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Tool Sections: Overview Module 1 Module 2 Module 3 Module 4 Module 5
Module 1 Water Use, Impact, and Source Assessment

Module Purpose

Understanding how a product, facility, or company is connected to water—through direct and indirect water use and through impacts to water from business activities and products—is the critical first step in determining how an organization should respond to water risks and opportunities in a sustainable manner. This module helps organizations answer the following questions:

  • In what key areas does the business directly and indirectly rely on and impact water throughout the value chain?
  • What is the status or vulnerability of water sources used or impacted by the business?

Water uses and impacts identified in this Module will be used to complete the risk assessment and prioritization in Module 2. Together, Modules 1 and 2 make it possible for each company to complete a current state assessment. Only after building an understanding of your current water uses, impacts and risks, can you begin to develop appropriate strategies to achieve your business goals.

Module Approach

For each stage in the value chain, the user should examine how water “flows” through the business activities in that area. Many companies using environmental management systems may have already identified water uses in the context of identifying environmental “aspects.” The tool is designed to build on those assessments and focus on identifying additional direct and indirect water uses at other stages in each company’s value chain.

Step 1




Identify and Characterize Water Uses

  • In what ways does the organization directly and indirectly use water at each stage in the value chain?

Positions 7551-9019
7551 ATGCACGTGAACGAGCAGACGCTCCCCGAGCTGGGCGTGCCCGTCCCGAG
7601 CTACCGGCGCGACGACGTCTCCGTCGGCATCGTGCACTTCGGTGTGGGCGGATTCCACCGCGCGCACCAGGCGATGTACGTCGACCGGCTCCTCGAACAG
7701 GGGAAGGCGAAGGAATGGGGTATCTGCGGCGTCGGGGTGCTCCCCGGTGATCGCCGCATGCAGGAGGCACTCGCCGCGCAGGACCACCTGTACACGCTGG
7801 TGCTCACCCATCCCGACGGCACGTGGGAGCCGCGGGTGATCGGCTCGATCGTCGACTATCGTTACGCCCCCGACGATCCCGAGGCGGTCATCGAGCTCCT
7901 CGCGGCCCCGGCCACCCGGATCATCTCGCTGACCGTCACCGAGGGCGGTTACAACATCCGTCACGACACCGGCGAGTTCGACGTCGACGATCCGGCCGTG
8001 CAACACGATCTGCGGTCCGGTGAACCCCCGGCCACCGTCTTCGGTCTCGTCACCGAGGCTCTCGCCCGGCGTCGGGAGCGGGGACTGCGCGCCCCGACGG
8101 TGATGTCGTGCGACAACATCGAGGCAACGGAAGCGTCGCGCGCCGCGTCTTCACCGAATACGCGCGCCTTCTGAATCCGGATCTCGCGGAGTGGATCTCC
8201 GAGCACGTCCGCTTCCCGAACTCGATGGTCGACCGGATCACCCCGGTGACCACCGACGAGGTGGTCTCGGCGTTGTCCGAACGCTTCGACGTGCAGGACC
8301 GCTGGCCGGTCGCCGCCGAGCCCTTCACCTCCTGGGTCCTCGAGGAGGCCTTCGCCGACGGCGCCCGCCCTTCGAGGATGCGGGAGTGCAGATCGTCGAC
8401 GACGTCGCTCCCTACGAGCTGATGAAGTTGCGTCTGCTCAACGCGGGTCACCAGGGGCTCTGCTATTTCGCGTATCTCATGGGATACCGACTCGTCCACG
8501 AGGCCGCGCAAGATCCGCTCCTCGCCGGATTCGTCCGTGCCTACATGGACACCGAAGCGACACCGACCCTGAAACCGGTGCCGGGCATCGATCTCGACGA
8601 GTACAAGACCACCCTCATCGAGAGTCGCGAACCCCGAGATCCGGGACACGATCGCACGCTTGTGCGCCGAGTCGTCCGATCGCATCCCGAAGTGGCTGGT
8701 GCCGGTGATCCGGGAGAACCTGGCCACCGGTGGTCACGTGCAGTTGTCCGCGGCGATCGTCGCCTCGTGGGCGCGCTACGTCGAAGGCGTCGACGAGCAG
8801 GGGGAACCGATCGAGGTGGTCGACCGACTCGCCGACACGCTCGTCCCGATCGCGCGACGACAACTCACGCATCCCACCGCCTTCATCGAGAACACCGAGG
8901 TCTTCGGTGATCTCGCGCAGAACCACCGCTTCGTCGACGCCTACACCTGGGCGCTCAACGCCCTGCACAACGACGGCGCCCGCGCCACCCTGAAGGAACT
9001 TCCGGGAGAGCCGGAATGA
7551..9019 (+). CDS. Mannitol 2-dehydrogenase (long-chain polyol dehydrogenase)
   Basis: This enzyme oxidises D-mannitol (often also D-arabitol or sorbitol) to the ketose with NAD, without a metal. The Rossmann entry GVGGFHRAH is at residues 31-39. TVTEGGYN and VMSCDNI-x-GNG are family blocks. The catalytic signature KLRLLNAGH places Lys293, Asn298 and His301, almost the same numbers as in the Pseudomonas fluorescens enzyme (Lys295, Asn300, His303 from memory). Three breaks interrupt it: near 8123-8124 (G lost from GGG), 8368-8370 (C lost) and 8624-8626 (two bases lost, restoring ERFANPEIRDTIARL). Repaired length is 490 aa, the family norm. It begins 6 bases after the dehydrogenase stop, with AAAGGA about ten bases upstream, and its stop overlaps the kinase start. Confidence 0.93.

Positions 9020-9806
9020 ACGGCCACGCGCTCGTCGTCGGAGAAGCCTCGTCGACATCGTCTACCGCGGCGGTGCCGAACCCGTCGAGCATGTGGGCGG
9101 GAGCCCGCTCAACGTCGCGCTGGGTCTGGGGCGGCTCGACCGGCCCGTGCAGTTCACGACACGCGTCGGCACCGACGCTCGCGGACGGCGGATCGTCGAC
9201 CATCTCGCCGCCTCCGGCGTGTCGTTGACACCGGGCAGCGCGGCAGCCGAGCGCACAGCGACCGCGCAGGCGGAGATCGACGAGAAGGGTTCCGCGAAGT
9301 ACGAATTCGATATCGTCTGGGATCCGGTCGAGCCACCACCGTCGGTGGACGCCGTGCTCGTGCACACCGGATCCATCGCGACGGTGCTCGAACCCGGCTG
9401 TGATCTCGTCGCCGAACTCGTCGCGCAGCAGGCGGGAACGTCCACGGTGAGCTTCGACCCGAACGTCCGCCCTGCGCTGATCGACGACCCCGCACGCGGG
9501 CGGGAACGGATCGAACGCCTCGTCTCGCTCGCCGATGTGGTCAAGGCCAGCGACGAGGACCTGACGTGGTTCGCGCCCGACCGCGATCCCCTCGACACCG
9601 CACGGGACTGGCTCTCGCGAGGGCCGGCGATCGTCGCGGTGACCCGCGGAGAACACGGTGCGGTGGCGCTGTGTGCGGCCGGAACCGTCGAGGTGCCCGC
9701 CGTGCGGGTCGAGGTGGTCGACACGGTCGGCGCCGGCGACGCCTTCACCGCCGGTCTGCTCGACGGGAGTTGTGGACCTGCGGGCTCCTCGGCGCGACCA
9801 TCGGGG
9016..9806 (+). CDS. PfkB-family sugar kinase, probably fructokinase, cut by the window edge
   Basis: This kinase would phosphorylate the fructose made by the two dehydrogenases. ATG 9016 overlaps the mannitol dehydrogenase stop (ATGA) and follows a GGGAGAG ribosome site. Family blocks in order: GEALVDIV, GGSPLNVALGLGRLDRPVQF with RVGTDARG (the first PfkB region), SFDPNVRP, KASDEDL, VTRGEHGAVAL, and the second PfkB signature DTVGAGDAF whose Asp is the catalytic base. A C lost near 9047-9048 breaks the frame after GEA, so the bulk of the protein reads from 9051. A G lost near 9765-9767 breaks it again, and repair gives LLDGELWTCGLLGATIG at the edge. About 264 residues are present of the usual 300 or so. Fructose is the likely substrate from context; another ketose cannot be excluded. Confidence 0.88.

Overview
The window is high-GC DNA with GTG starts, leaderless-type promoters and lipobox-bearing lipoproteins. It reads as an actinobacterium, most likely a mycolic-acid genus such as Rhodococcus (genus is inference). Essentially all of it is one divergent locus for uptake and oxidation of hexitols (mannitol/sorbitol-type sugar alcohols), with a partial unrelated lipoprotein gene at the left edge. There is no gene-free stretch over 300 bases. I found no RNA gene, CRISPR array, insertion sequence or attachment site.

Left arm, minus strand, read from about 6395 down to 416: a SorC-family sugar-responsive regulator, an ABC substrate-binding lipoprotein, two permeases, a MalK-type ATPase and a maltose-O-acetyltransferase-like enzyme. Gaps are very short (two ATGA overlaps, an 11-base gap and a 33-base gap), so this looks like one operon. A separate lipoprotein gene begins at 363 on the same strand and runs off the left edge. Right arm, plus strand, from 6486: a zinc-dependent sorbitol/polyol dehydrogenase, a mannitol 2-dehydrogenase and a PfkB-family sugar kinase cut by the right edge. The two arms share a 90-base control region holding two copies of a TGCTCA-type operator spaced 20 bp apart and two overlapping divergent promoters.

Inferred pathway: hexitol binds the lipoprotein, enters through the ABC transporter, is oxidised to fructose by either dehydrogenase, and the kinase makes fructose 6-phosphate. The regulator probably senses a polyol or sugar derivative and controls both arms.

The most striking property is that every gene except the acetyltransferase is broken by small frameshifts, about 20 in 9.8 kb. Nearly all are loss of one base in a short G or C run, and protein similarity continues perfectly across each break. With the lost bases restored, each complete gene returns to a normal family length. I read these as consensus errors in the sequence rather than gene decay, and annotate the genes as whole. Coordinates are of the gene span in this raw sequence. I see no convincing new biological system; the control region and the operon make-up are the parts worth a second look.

Identify Water Uses

By asking this question at each stage in a company’s value chain, tool users are encouraged to think broadly about water use. Tool users should begin developing an understanding of key water uses at the company, from raw material or production stages, through customer use and final disposition. There are several areas of water use and reliance shared by many companies, such as facility landscaping, process heating/cooling, cleaning of parts during production, and transportation of materials. There are also areas of water use that are common to specific industry sectors. In addition, companies are often connected to water in very indirect, yet critical ways. These connections may be associated with the way your suppliers, employees, and customers use water. Each stage of the value chain also has unique water uses that are common to many companies. Exploring these water uses from a variety of approaches will help the user complete a comprehensive picture of a company’s key connections to water.

Characterize Water Uses

Tool users need to collect sufficient information about key water uses to identify associated opportunities and risks (see Modules 2 and 3). Characterization of each water use should include information about the quantity of water used, the quality of water used, the purpose of the water use, the source of water used, and seasonal or other fluctuations in water use. A “water balance” is a helpful means of documenting water uses within a facility or process, as highlighted in the Texas Instruments case study.

Step 2




Identify and Characterize Water Impacts

  • In what ways does the organization impact surfacewater and/or groundwater through activities at each stage of the value chain?